Paddy Power 'blown away' by earned media success of Huddersfield kit hoax

One of the most controversial and risky kit launches in recent memory has turned out to be a PR masterstroke from bookmaker Paddy Power, Huddersfield and its agency partners. Paddy Power head of PR Lee Price says the bookmaker has been blown away by the response.

Australian international Aaron Mooy sports a fake Huddersfield kit in a friendly with Rochdale. (Photos by John Early/Getty Images)
Australian international Aaron Mooy sports a fake Huddersfield kit in a friendly with Rochdale. (Photos by John Early/Getty Images)

Update: Paddy Power has 'unsponsored' Scottish Premier League team Motherwell.

Huddersfield FC and its new sponsor Paddy Power have gone from national laughing stock to marketing geniuses in a few days.

On Wednesday, the club revealed its new kit with an obnoxious sash logo and Paddy Power emblazoned across the front.

The garish outfit caused the media, fans and the Twittershere to go into meltdown with the Daily Mail’s sports reporter Ian Herbert describing the club as "a laughing stock" that has "sold its soul".

Compounding matters, the strip made its debut in a friendly match against Rochdale at the Crown Oil Arena on Wednesday, further stoking the flames of outrage that the commercialisation of football had officially gone mad.

The Football Association contacted the club to remind them that the new design did not meet official guidelines.

Eagle-eyed football fans suspected the whole fiasco was another elaborate PR stunt by a serial marketing prankster – but few could have predicted what happened next.

A couple of days later, Huddersfield confirmed the hoax by revealing its genuine 2019/20 kit with Paddy Power’s logo nowhere to be seen.

"Paddy Power wants to be the only bookie not to be on football shirts. Last season the number of bookies on shirts was staggering," Paddy Power head of PR Lee Price told PRWeek.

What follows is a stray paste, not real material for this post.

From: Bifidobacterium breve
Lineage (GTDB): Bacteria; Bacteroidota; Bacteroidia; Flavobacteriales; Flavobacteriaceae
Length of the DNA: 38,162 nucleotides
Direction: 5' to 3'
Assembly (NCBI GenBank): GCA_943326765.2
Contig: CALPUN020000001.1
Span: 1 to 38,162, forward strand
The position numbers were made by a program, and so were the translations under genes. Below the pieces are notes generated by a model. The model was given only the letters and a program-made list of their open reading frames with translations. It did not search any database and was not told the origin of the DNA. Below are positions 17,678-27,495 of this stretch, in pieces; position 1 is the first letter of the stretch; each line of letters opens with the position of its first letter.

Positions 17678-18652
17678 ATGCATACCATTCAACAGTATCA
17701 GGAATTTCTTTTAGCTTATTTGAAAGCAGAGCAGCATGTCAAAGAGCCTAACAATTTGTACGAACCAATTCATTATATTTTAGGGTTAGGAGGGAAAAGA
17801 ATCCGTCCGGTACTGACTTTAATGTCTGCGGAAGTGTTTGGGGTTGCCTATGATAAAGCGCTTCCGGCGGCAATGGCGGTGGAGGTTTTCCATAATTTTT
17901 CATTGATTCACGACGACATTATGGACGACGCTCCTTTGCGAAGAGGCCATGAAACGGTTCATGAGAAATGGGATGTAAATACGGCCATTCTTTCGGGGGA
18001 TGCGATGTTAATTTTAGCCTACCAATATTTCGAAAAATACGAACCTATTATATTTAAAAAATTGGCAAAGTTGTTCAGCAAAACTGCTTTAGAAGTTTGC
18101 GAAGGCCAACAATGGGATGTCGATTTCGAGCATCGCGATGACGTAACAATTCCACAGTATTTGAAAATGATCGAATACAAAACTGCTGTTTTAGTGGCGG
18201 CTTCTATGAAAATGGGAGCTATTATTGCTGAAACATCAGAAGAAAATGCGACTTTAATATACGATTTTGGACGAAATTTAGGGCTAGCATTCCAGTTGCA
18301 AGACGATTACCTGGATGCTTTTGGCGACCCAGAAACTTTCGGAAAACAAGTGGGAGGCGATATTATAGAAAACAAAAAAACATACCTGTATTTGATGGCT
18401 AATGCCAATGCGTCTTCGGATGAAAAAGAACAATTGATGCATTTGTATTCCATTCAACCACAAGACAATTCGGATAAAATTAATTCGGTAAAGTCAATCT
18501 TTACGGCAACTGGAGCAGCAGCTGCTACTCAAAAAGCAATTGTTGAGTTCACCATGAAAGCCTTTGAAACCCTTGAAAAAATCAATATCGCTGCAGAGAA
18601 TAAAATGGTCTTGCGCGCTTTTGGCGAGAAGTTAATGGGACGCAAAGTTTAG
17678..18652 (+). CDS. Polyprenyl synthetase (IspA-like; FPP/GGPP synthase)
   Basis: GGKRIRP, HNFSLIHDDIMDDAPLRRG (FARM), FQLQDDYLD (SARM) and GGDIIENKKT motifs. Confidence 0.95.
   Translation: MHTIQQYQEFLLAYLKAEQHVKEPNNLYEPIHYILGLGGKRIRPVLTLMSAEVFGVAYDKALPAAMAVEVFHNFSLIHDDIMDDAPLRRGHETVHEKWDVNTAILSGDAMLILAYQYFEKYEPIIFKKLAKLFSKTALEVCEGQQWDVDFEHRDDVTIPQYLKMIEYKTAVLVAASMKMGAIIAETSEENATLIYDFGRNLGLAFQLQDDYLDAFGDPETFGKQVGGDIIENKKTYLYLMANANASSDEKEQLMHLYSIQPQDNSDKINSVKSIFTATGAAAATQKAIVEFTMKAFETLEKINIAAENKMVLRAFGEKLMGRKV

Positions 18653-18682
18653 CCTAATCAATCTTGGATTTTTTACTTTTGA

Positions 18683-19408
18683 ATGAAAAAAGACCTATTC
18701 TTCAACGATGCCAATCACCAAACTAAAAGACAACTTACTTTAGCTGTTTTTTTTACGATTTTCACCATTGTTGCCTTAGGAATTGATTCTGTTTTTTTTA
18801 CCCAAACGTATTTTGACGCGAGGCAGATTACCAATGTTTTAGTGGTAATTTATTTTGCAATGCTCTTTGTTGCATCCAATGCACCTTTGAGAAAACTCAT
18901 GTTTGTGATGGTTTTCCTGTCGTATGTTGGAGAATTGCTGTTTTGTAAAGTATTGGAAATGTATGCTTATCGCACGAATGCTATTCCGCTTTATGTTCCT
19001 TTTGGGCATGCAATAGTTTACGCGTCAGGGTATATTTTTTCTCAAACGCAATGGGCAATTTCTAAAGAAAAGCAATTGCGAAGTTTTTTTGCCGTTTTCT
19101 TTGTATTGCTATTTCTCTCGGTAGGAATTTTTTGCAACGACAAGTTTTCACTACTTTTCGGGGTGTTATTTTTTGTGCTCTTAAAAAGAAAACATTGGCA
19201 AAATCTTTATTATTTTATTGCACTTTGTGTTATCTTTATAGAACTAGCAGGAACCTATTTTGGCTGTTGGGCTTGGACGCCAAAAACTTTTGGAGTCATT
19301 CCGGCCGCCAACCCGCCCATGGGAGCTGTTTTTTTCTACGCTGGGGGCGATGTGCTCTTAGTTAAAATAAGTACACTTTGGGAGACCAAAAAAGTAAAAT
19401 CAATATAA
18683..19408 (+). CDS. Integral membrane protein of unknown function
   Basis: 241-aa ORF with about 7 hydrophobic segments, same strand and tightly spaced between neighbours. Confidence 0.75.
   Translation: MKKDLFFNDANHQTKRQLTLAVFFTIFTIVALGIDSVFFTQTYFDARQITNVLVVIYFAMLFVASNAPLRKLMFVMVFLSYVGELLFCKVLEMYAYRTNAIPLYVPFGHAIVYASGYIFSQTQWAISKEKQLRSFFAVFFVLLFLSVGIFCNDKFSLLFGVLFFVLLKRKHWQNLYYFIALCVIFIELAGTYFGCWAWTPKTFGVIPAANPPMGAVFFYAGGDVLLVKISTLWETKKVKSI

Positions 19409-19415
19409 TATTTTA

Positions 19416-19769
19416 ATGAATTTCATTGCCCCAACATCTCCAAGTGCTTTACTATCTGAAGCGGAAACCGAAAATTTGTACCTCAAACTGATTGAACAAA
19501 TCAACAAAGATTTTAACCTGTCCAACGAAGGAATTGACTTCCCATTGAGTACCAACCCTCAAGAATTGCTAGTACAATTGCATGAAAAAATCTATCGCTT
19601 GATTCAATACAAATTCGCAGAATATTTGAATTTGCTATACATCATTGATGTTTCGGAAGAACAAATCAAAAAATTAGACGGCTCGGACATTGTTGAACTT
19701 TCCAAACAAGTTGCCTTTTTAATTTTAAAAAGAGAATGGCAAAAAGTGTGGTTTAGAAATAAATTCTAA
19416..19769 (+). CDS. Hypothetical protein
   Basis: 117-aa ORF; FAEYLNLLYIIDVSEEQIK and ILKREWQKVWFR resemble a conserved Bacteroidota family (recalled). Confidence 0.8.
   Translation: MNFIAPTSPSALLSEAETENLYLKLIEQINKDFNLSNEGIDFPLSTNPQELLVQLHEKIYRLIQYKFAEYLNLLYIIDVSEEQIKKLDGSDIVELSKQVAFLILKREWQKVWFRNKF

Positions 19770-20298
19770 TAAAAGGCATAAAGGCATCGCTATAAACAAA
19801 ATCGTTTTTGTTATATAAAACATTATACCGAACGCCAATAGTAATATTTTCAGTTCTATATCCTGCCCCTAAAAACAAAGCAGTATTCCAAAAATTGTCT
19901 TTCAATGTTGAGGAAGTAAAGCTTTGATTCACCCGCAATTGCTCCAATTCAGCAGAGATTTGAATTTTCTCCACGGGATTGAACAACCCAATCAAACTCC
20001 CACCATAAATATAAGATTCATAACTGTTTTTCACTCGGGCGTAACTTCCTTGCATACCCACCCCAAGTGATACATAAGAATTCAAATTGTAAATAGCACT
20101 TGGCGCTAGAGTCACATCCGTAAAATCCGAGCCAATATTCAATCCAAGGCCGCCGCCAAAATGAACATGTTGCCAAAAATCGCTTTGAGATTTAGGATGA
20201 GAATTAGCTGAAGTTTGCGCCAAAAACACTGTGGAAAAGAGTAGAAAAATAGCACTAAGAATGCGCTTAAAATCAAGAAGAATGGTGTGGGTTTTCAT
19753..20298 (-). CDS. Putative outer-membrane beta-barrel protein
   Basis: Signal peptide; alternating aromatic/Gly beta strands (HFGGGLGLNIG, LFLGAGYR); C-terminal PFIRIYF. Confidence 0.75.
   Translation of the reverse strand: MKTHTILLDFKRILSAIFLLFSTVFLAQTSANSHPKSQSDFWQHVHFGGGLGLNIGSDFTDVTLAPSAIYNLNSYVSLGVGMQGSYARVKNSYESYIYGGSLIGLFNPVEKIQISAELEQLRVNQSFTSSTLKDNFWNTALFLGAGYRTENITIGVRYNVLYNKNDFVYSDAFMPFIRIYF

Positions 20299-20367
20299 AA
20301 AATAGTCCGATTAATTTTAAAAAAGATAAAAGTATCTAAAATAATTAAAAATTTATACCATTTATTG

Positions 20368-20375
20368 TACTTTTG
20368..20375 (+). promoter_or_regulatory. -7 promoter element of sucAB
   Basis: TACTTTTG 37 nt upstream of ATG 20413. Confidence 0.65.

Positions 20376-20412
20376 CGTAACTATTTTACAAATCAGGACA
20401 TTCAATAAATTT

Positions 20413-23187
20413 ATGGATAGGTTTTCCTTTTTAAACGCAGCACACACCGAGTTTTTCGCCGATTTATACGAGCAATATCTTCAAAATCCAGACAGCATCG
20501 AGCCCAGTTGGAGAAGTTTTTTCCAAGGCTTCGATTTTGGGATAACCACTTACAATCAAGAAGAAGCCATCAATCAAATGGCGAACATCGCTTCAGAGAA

"The mass sponsorship of football clubs has gone mad – you’ve got noodle brands and Angry Birds and so on. The best way to sponsor a football shirt is the unsponsor it. If Paddy Power wants to get involved in sponsorship we want to turn it on its head, do something for the punters and be true to Paddy Power."

The bookmaker has launched a ‘Save Our Shirt’ campaign, a concept created alongside its agency partners VCCP and Octagon. It wants other betting companies and shirt sponsors to follow suit.

Betting companies are shirt sponsors for half of the Premier League teams with the biggest deal Betway’s £10 million sponsorship of West Ham.

Paddy Power’s deal with Huddersfield, which was relegated to the Championship this year, is likely to be a much more modest outlay, but Price said it is similar to other standard shirt sponsorship deals for a comparable club.

"It’s a very standard shirt sponsorship deal but does include some additional incidental assets like a page advert in the matchday programme and eight minutes of LED perimeter board space," he said.

Part of the value Paddy Power receives is access to Huddersfield's players and manager. Price said the hype generated by the stunt and earned media for Save Our Shirt campaign is an important part of the value of bookmaker expects to generate from sponsorship.

"We did a lot research into and the reason why a lot of football shirt sponsors are based in China is that a huge part of the value for that (front of shirt) space is the international audience," he explained. "Obviously, Paddy Power isn’t an international brand so even if we did a straight sponsorship, we’d still be losing a certain percentage of the sponsorship  of that space.